Porn-Themed Beer Yanked from Shelves, Media and Marketing Community in Uproar

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A brewery based in Queensland, Australia, has been compelled to withdraw its product called ‘Barely Legal IPA’ from the local market due to a social media uproar over its name and porn-inspired promotional strategies.

Blackflag Brewing, situated in Queensland, has issued an online statement expressing remorse and pulling their latest beer from the Australian market after facing significant backlash on social media.

The Barely Legal IPA produced by the brewery boasts a staggering alcohol content of 18.1% ABV and features a logo designed to mimic the visual style of the famous pornography website Porn Hub.

Initially, Blackflag Brewing had planned to debut this new beer at the Great Australasian Beer Spec-tap-ular (GABS) festival in Melbourne. However, the organisers decided to exclude the IPA from the event due to a surge of complaints in the lead-up to the festival.

Condemnation and Criticism—Controversy Exposes Deep-rooted Sexism and Disregard for Women in Alcohol Marketing

Clementine Ford, an Australian feminist writer, took to the internet to condemn the brewery for its offensive marketing tactics.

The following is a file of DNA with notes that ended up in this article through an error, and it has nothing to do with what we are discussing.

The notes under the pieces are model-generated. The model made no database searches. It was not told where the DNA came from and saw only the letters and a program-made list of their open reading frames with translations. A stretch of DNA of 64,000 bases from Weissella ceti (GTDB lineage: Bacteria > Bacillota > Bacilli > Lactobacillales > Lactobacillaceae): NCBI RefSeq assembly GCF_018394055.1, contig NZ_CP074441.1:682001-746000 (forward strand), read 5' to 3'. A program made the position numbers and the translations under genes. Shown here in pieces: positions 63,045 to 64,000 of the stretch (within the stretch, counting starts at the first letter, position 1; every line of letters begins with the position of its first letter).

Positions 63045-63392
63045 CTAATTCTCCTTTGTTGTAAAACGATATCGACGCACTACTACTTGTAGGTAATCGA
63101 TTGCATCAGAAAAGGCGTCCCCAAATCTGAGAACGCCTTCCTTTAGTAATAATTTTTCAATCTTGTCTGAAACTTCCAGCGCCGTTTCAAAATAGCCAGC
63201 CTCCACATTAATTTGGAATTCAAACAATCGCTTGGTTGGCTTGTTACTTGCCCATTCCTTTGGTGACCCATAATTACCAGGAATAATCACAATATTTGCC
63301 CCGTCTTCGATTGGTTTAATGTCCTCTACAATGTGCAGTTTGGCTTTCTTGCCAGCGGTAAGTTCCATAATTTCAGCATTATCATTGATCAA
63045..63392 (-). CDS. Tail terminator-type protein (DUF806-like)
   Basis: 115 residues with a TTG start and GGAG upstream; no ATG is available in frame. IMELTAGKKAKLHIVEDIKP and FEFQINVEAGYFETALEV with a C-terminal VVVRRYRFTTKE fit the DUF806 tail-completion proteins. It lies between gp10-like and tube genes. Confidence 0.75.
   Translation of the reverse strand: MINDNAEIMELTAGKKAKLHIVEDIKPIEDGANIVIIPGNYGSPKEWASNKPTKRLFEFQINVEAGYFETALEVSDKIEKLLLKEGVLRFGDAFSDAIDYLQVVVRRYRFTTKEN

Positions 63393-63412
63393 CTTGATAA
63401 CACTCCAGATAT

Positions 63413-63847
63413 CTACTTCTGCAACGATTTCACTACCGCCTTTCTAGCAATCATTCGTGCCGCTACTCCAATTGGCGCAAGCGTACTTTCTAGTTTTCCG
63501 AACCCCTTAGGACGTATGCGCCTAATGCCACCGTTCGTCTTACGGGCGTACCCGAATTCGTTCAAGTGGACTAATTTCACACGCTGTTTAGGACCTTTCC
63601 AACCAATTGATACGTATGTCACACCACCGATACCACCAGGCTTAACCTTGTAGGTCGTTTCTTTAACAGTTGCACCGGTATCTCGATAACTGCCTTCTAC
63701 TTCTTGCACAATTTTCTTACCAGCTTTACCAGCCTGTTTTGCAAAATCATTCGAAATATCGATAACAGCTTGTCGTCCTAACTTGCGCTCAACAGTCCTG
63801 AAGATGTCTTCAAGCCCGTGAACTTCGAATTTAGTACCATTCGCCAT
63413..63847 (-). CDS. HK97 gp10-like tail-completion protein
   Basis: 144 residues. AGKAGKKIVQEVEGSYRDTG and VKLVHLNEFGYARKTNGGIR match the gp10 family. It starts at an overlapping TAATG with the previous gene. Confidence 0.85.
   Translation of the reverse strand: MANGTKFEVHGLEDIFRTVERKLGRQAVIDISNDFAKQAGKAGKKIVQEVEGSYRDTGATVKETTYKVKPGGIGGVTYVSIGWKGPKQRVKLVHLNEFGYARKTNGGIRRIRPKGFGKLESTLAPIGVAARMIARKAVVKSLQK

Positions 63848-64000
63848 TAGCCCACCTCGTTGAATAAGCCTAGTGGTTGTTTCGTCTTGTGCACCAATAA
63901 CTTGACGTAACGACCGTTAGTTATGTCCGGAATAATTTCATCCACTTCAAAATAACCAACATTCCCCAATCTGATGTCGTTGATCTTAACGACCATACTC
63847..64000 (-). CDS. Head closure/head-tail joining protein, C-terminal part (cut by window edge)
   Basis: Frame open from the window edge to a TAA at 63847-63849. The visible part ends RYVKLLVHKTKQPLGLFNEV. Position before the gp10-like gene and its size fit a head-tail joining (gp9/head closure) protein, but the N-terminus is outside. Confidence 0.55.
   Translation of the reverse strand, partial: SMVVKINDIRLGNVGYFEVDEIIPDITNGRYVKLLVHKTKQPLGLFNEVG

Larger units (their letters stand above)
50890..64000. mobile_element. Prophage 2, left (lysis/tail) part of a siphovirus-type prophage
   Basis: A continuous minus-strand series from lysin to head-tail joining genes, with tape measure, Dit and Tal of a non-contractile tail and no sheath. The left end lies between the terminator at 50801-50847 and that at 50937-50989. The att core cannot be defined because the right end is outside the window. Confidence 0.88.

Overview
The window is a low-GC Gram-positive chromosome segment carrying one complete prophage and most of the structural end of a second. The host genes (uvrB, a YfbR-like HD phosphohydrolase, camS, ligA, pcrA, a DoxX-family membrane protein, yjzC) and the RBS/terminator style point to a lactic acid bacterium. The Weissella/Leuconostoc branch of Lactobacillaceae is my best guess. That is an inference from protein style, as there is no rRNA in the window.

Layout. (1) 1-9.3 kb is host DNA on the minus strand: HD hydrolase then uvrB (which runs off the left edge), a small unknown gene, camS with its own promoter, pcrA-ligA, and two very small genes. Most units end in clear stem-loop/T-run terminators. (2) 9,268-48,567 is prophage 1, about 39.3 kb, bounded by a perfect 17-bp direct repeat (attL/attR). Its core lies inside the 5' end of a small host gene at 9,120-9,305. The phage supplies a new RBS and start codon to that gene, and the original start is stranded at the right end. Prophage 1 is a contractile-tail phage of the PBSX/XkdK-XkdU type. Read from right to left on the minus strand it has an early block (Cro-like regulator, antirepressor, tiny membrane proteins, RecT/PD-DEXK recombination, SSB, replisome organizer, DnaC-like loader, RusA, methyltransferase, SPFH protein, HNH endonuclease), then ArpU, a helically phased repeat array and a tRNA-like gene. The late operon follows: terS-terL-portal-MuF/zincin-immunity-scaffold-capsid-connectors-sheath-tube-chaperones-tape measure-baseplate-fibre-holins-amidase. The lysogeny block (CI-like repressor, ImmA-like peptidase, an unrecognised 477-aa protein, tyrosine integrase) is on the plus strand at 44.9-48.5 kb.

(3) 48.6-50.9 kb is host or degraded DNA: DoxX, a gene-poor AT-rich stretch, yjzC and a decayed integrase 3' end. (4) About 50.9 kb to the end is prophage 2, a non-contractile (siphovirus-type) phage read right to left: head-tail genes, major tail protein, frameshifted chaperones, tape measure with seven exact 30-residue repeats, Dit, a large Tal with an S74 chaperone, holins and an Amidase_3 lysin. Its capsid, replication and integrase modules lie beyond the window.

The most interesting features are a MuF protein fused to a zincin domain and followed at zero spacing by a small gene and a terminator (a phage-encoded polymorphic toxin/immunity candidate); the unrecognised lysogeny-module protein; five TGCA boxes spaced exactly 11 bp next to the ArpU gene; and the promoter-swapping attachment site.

In her post, she stated, “What an utterly fascinating and humorous name for a beer that completely fails to convey anything other than the fact that you are a group of individuals lacking decency, possessing an appalling sense of humour, and exhibiting a complete disregard for women.”

Jayne Lewis, the co-founder of Two Birds, an acclaimed Australian brewery founded by women, joined the voices calling for the festival to remove the beer. 

According to an article, “Upon searching ‘Barely Legal,’ the results predominantly revolve around young women engaged in pornography or sexual activities… These are the types of associations that deeply hurt countless women.”

Lewis further stated, “It perpetuates sexism and glorifies the sexualisation of underage individuals and young women, which we find inappropriate and certainly unsuitable for an 18.1% alcoholic beverage.”

To address the controversy, Blackflag Brewing shared an apology on their Instagram page, expressing regret for “any offence or distress caused by our recent marketing campaign.” The brewery acknowledged that its campaign aimed to be “lighthearted and captivating” but ultimately “failed to hit the mark.”

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